- 1.7SE.1PE: Determining the Number of Significant Figures in a MeasurementHow m...
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Solutions for Chapter 1.7SE: Chemistry: The Central Science 13th Edition
Full solutions for Chemistry: The Central Science | 13th Edition
A form of magnetism in which unpaired electron spins on adjacent sites point in opposite directions and cancel each other’s effects. (Section 23.1)
A proton acceptor
The lowest energy conformation for cyclohexane, in which all bond angles are fairly close to 109.5° and all hydrogen atoms are staggered.
Processes in which one or more substances are converted into other substances; also called chemical reactions. (Section 1.3)
A notation that uses chemical symbols with numerical subscripts to convey the relative proportions of atoms of the different elements in a substance. (Section 2.6)
A situation in which two multiple bonds are separated by a single bond. Alternatively, a series of overlapping 2p orbitals. 1,3-butadiene, for example, is a conjugated diene, and 3-butene-2-one is a conjugated enone
The branch of chemistry that deals with the relationships between electricity and chemical reactions. (Chapter 20: Introduction)
An atom or group of atoms within a molecule that shows a characteristic set of physical and chemical properties
A fi ve-membered cyclic form of a monosaccharide.
Members of group 7A in the periodic table. (Section 7.8)
A way to view furanose and pyranose forms of monosaccharides. The ring is drawn fl at and most commonly viewed through its edge with the anomeric carbon on the right and the oxygen atom of the ring to the rear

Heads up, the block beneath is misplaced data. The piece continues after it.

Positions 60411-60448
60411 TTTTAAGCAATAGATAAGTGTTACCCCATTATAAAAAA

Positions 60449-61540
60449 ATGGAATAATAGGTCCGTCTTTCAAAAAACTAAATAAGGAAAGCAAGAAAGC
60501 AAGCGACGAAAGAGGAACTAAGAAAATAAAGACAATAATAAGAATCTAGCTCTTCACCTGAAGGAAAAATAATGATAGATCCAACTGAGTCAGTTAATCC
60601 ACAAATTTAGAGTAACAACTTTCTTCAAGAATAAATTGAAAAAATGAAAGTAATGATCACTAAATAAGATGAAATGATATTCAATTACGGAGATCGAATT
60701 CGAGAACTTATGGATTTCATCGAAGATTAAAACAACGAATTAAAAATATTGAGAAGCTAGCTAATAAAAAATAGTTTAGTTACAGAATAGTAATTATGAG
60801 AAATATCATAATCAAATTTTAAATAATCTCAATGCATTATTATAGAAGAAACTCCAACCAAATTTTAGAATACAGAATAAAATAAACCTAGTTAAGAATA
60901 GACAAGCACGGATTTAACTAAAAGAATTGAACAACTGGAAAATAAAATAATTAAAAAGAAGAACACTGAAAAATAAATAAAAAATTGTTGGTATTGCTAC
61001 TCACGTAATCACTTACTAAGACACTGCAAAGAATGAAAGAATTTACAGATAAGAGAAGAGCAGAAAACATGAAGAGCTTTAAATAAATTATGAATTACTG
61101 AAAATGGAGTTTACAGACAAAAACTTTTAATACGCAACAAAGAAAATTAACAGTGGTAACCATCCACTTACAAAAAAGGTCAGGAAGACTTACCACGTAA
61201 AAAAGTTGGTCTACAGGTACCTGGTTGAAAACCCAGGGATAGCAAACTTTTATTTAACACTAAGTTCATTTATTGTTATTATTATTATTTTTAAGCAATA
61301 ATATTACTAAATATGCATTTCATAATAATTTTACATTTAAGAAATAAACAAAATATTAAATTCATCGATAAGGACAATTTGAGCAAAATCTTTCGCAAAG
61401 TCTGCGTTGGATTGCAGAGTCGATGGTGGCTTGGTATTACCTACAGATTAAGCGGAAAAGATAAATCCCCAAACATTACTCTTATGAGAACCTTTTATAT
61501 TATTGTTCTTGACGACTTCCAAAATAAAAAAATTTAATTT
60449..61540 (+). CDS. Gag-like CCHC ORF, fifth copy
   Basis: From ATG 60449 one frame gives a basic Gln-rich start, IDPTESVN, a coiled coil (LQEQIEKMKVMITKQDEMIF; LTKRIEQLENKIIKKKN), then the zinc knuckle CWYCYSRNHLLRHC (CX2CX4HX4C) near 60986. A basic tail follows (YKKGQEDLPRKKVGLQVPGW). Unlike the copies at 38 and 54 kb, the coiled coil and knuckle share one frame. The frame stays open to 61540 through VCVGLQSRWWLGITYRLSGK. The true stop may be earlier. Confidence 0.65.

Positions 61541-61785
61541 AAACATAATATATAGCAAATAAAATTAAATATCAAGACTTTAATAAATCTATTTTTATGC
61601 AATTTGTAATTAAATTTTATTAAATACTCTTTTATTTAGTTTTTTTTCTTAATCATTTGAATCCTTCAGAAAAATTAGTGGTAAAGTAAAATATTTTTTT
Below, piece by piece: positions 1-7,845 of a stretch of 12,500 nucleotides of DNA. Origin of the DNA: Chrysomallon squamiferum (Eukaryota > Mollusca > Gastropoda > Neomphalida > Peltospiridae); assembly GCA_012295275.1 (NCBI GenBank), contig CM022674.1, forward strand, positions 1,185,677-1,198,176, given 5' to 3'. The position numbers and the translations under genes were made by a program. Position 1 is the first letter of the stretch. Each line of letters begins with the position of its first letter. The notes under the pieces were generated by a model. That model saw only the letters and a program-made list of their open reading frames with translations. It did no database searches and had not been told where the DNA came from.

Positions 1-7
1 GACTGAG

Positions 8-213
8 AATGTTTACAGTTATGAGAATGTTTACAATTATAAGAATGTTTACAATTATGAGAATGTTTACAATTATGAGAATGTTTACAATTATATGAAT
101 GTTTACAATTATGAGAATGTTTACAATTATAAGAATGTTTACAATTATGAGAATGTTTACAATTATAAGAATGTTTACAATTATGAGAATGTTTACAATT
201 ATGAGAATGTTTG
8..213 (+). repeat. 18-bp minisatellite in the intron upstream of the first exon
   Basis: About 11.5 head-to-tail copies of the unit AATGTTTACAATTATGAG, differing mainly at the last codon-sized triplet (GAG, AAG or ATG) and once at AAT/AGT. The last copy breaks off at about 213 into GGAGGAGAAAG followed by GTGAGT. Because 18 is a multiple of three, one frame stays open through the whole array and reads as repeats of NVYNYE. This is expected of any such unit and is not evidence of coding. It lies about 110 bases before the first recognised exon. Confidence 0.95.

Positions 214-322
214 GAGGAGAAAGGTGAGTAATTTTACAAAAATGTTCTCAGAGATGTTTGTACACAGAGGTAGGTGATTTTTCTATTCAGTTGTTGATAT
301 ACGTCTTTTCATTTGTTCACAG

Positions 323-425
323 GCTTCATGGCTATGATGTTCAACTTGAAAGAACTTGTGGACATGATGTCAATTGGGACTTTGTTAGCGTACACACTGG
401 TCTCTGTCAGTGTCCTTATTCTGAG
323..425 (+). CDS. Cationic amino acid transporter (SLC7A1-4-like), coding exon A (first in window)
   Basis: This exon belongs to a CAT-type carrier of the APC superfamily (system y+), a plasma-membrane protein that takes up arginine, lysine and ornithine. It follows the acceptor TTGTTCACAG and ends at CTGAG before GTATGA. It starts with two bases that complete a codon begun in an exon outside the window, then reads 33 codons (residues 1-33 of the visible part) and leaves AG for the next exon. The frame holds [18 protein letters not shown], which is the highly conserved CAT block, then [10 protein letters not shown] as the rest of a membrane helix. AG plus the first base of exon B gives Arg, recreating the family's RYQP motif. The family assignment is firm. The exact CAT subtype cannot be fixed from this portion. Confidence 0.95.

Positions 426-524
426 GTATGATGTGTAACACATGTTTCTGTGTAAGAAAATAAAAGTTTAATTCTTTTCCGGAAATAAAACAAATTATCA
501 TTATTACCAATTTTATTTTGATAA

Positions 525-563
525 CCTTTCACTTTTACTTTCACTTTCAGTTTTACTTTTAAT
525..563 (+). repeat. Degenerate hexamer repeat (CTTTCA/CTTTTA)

A molecule containing an !OH and an !OR or !OAr group bonded to the same carbon
The less substituted product (alkene) of an elimination reaction.
A carbohydrate for which the chirality center farthest from the carbonyl group will have an OH group pointing to the left in the Fischer projection.
The smallest increment (a quantum) of radiant energy; a photon of light with frequency n has an energy equal to hn. (Section 6.2)
Refers to two hydrogens bonded to a carbon atom. When a different atom replaces one or the other, the carbon becomes a chiral center. The hydrogens of the CH2 group of ethanol, for example, are prochiral. Replacing one of them by deuterium gives (R)-1-deuteroethanol; replacing the other gives (S)-1-deuteroethanol
A covalent bond involving one electron pair. (Section 8.3)
A unimolecular nucleophilic substitution reaction.
Polymers that are formed under conditions in which the individual monomers react with each other to form oligomers, which are then joined together to form polymers.
A solution prepared by dissolving Ag2O in aqueous ammonia; used for selective oxidation of an aldehyde to a carboxylic acid.